Geography of the Auto Industry
Course Syllabus and Readings
Application of geographic principles to understanding the production and distribution of motor vehicles. Origin and growth of motor vehicle production in the United States, diffusion of Japanese production methods, global interdependence of automotive production, spatial implications of changing customer preference for different products, and impact of demand for quality and satisfaction.
Miami Plan for Liberal Education
GEO 492 is a capstone course that addresses the four principles of the Miami Plan for Liberal Education as follows:
· Thinking critically: think about the role of motor vehicles in society, including intimate relationship among issues of energy consumption, pollution, and economic development to motor vehicle usage.
· Understanding contexts: stay abreast of events in the auto industry and relate to “inside” information about what is happening in the industry and the underlying context of why things are happening.
· Engaging with other learners: discuss in a small-class seminar format what’s new in the auto industry, through choosing topics and priorities of interest.
· Reflecting and acting: prepare term paper that goes through several iterations.
To apply urban and economic geography principles to understanding changes in auto production and consumption; to understand the impact of the auto on cities in the United States and abroad; to understand the implications of globalization of auto production and consumption.
For geography and planning majors, this course offers a real-world application of principles already learned; for students from other majors, this course offers insights into geographic approaches to understanding a major world industry.
· Final paper and presentation account for 100% of the grade.
· Attendance and participation is especially important – a lower grade will be assigned for poor attendance
· Do the readings
1. James M. Rubenstein, Making and Selling Cars (Johns Hopkins University Press, 2001).
2. James P. Womack, Daniel T. Jones, and Daniel Roos, The Machine That Changed the World (Harper Collins, 1991).
1. www.detnews.com, click Autos Insider (Detroit News)
2. www.freep.com, click Auto News (Detroit Free Press)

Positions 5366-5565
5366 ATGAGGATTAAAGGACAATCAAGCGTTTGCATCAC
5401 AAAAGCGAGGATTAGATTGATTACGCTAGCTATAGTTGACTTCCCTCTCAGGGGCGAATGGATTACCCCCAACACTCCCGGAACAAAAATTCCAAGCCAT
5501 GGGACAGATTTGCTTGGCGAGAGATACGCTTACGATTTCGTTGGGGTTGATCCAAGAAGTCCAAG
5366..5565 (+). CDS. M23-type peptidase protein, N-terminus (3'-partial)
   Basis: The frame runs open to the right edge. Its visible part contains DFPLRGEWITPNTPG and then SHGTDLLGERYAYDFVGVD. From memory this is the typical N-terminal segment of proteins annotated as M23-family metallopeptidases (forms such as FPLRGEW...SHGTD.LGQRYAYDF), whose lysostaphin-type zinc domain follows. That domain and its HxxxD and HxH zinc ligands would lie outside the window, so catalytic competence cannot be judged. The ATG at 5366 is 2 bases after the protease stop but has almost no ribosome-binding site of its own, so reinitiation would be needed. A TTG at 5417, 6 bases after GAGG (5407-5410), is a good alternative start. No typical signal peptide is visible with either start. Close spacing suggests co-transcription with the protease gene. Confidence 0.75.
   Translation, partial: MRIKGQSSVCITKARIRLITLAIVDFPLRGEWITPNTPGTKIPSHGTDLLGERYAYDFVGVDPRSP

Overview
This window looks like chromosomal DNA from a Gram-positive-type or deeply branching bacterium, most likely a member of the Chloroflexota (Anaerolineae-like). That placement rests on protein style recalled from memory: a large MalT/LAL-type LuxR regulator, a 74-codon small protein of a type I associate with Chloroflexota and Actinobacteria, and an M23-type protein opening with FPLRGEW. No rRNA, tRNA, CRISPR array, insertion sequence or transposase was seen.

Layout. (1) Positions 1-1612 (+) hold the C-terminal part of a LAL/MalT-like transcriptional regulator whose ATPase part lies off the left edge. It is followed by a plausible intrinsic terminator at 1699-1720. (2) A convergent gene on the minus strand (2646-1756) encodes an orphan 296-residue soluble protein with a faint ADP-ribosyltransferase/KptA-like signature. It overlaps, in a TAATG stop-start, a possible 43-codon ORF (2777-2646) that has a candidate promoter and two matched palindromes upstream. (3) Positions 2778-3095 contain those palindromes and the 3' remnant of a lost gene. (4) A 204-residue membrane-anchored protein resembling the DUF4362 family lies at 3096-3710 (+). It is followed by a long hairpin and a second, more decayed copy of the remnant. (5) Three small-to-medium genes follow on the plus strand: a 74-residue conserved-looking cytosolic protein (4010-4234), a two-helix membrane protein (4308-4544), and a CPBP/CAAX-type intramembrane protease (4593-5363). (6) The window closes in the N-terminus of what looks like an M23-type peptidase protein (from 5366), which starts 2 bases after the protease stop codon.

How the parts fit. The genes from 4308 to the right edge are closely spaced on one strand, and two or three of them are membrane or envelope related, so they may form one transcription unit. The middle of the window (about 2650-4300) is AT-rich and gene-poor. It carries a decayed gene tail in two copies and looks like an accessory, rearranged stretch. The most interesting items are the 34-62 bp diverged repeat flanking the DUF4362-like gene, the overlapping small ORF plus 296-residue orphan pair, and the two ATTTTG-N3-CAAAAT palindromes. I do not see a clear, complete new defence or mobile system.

3. www.wardsauto.com (Ward’s Auto World)
4. www.autonews.com (Automotive News)
5. All of the following deadlines and obligations must be met, and grade will be lowered if they are not:
· One-page paper proposal due January 25.
· Individual conference week of January 30
· One-page revised paper proposal due February 8.
· Individual conference week of February 27.
· First draft of paper due April 5.
· Final paper due April 26.
· In-class presentation April 26.
Contacting the Instructor
James Rubenstein, firstname.lastname@example.org
Office hours: Mon 9-11 in 211 Shideler (529-5025)
(tentative) Tues 9-11, Wed 1-2, & Thurs 9-11 in 102 Boyd (529-5254)
Other times by appointment.
Detailed Syllabus and Readings
Part 1. Focus on production of vehicles
Readings Rubenstein, chapters 1-6; Womack, chapters 1-6.
Week 1 / January 9-11. Introduction to course.
Week 2 / January 18. How a motor vehicle works / origin of motor vehicle industry.
Week 3 / January 23-25. The “Big Three:” Ford, General Motors, Chrysler.
One-page paper proposal due January 25.
Week 4 / January 30 – February 2. Ford invents mass production.
Individual conferences concerning paper topic.
Week 5 / February 6-8. The workers.
One-page revised paper proposal due February 8.
Week 6 / February 13-15. Lean production.
Part 2. Focus on demand for vehicles
Readings Rubenstein, chapters 7-12; Womack, chapters 7-10.
Week 7 / February 21-22. Dealers.
Cincinnati Auto Show February 22-26
Week 8 / February 27 - March 1. 1920s-1950s: G.M. invents and perfects modern marketing.
Individual conferences concerning paper.
Week 9 / March 6. 1960s: Product fragmentation and segmentation
Week 10 / March 20-22. 1970s: Energy crisis and downsizing.
Dayton Auto Show March 22-26.
Week 11/ March 27-29. 1980s: Quality gap.
Week 12 / April 3-5. 1990s: Personalizing and demographics.
First draft of paper due April 5.
Week 13/ April 10. 2000s: Globalization – Mexico and China.
Weeks 14 & 15 / April 17 & 26. Oral presentations. Paper due April 26.